Dallas Colleges: Oregon Ducks
2. Oregon has won 60 consecutive games when leading at the half, the longest streak in the FBS. Oklahoma is second at 42. Both are perennial national contenders with explosive offenses that can quickly make a game one-sided. But here’s the surprise: Kansas State is third on the list at 39 games. In the five seasons since Bill Snyder returned to the sideline, Kansas State (42-22, .656) has been good, but not dominant. Without dominance, I’d guess the streak has a lot to do with Snyder, mental toughness and a lack of mistakes.
3. Speaking of Oklahoma, did you see the Sooners’ April Fool’s tweet that Blake Bell had returned to quarterback? The surprise is that Bell actually finished last season with a higher efficiency rating (132.20) than the player replacing him, freshman Trevor Knight (125.00). What that tells you is how much Knight improved over the course of the year. He shredded Alabama for 348 yards and four touchdowns in the Allstate Sugar Bowl. In the last three games, Knight went 49-of-71 for 547 yards with 2 interceptions and 5 touchdowns for an efficiency of 151.34. That’s why Bell is a tight end.
RB Jones wants to travel
The battle for Ronald Jones II, one of the state’s top running back recruits out of McKinney North, rages on as he should be hitting the road in the next few months.
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SAN ANTONIO -- No. 10 Oregon beats Texas 30-7 in the Valero Alamo Bowl. A few thoughts on the game:
It was over when: Oregon safety Derrick Malone picked off a Case McCoy pass over the middle midway through the fourth quarter, then went 39 yards for the score. The Ducks went up 30-7 on McCoy’s second pick-six of the night.
Game ball goes to: Oregon quarterback Marcus Mariota, who was masterful both on the ground and through the air, throwing for 253 yards and a touchdown and rushing for 133. A month off to heal a nagging knee injury did him plenty of good.
Stat of the game: McCoy finished with 48 passing yards and no touchdowns. The two passes he completed to Oregon defenders were returned for a total of 75 yards and two touchdowns.
Unsung hero: Oregon safety Avery Patterson, who gave the Ducks a 7-0 lead just 68 seconds into the game when he picked off a McCoy pass and scored on a 37-yard return. The senior added nine tackles in his final game.
Best call: The Ducks’ first score on offense came when Mariota, with Jackson Jeffcoat fast approaching, flipped to Josh Huff on a shovel pass and he found the end zone from 16 yards out. Huff finished with 104 receiving yards and a school-record 1,140 in 2013.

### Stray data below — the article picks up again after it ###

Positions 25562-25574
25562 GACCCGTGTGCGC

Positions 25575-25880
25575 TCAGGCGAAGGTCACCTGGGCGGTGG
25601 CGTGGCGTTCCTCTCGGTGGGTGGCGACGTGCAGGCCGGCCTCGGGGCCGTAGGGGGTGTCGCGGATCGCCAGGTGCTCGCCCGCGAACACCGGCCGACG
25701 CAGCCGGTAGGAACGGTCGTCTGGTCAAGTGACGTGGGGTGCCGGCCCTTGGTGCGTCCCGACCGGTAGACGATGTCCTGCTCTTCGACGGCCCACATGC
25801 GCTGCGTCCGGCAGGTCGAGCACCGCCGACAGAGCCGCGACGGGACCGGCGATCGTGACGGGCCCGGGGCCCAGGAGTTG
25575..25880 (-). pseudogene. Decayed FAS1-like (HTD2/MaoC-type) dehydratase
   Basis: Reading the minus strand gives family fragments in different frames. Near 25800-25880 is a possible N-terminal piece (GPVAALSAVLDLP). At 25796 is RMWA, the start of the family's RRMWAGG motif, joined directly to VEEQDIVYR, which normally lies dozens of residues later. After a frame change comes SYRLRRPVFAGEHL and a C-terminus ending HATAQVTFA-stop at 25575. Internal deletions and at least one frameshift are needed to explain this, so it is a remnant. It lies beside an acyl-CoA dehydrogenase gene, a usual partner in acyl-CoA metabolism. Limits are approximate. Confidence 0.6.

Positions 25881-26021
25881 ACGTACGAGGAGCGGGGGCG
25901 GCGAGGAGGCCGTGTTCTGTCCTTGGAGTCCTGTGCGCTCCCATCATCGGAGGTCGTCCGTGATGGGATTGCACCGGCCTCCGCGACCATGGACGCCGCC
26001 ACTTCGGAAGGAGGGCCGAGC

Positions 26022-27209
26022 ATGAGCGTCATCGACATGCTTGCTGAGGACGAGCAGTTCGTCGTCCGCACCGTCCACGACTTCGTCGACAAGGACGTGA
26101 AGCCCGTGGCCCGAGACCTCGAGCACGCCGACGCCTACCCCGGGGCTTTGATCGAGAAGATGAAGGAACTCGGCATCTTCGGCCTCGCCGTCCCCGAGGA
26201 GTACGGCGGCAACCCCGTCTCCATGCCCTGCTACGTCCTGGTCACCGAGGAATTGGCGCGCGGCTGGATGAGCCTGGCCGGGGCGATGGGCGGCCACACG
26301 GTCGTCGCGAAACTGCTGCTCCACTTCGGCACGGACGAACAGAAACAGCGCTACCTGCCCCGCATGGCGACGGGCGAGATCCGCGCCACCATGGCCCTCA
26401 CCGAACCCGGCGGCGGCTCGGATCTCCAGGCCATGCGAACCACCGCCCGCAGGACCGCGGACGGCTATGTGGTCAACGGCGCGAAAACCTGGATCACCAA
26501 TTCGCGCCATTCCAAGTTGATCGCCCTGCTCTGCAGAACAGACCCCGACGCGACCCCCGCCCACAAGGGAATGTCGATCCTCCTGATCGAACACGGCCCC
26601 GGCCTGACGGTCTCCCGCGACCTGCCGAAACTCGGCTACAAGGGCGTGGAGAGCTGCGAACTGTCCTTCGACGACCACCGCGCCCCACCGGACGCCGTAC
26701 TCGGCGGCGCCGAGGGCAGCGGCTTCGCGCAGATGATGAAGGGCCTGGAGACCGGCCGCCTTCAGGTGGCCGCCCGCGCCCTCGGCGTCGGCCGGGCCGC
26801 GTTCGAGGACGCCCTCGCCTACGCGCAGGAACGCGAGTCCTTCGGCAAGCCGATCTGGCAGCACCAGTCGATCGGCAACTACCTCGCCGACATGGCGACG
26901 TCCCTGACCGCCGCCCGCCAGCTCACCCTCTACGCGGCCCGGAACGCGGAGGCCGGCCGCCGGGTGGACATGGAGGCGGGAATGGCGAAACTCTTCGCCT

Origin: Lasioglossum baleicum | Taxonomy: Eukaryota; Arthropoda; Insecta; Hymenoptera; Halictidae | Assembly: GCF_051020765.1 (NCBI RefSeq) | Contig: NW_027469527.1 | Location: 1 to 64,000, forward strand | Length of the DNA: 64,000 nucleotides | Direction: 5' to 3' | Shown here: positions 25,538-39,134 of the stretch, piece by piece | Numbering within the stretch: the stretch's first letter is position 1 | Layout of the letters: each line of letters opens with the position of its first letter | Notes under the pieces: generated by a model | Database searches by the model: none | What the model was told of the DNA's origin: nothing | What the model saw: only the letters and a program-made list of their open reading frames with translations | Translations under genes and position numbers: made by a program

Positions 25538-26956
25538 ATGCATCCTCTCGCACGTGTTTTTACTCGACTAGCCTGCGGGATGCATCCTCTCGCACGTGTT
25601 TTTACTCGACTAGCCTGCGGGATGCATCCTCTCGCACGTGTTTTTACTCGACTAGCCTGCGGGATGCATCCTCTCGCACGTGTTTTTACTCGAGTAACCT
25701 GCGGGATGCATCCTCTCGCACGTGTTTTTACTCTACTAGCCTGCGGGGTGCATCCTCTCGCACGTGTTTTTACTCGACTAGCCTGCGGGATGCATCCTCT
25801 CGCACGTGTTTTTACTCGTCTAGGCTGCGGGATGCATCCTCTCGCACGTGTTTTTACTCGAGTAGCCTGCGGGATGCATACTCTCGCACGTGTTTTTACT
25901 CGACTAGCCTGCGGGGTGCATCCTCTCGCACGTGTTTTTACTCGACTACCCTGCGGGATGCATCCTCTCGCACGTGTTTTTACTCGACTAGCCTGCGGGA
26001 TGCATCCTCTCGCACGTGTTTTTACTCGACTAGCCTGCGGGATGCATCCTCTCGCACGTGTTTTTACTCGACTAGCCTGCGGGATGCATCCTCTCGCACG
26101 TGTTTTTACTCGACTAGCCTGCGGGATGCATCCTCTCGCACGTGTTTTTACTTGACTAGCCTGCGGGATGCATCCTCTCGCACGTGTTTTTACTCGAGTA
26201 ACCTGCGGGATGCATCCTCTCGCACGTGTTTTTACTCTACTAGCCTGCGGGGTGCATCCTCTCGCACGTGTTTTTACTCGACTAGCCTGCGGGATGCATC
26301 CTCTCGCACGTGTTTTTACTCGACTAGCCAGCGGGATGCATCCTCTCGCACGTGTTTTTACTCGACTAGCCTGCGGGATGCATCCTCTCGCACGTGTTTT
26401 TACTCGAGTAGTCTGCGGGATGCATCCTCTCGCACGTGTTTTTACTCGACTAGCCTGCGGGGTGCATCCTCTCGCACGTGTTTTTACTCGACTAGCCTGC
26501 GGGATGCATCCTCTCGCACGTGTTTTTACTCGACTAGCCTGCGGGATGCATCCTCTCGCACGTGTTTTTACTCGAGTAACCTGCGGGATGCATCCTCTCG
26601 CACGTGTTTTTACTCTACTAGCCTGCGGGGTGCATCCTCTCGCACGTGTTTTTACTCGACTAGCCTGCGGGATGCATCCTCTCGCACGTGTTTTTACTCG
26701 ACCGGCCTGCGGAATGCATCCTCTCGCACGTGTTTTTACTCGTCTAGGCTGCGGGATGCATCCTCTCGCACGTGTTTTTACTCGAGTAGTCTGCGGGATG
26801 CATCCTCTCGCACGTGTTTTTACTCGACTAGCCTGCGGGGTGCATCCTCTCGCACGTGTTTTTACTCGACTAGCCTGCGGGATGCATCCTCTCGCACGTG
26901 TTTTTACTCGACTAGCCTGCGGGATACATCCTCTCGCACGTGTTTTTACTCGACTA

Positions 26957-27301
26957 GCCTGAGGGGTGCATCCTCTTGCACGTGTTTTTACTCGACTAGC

What Oregon learned: If Mariota makes good on his promise to return in 2014, Oregon should once again have a preseason top-10 team and plenty of firepower to make a run at a college football playoff bid.
What Texas learned: Nothing it didn’t already know, really. Its Case McCoy-led offense can pound the rock but couldn’t keep up with elite teams and capitalize on opportunities. The Longhorns couldn’t give Mack Brown a satisfying sendoff. Now it’s time to find his successor.
To watch the trophy presentation of the Valero Alamo Bowl, click here.
How do you think Mack Brown's resignation affects this game?
Max Olson: Throughout the past few weeks, Brown has stuck to the same message publicly: Texas players should win this game for themselves, not for their coach. They’ve had a brutal season, overcome plenty and have a chance to cap it with a ninth win and a few good memories. Brown keeps saying he wants this to be about the kids, not him.
What we’ll get out of kids, though, I just don’t know. They’ve been big underdogs before. They came out firing against Oklahoma and built real momentum. They held Baylor to 3 points in the first half but ran out of gas. Which Texas team shows up Monday? They’ll need plenty of motivation and good fortune.
Kevin Gemmell: My first thought was that this was going to be a huge motivation advantage for Texas -- and I’m a big believer that the bowl season is all about which team is motivated to be there. But I think the recent news that Oregon defensive coordinator Nick Aliotti is also retiring balances things out in the Oregon locker room. While he’s not as big of a name nationally as Brown, he’s as much an Oregon institution as Brown is to Texas.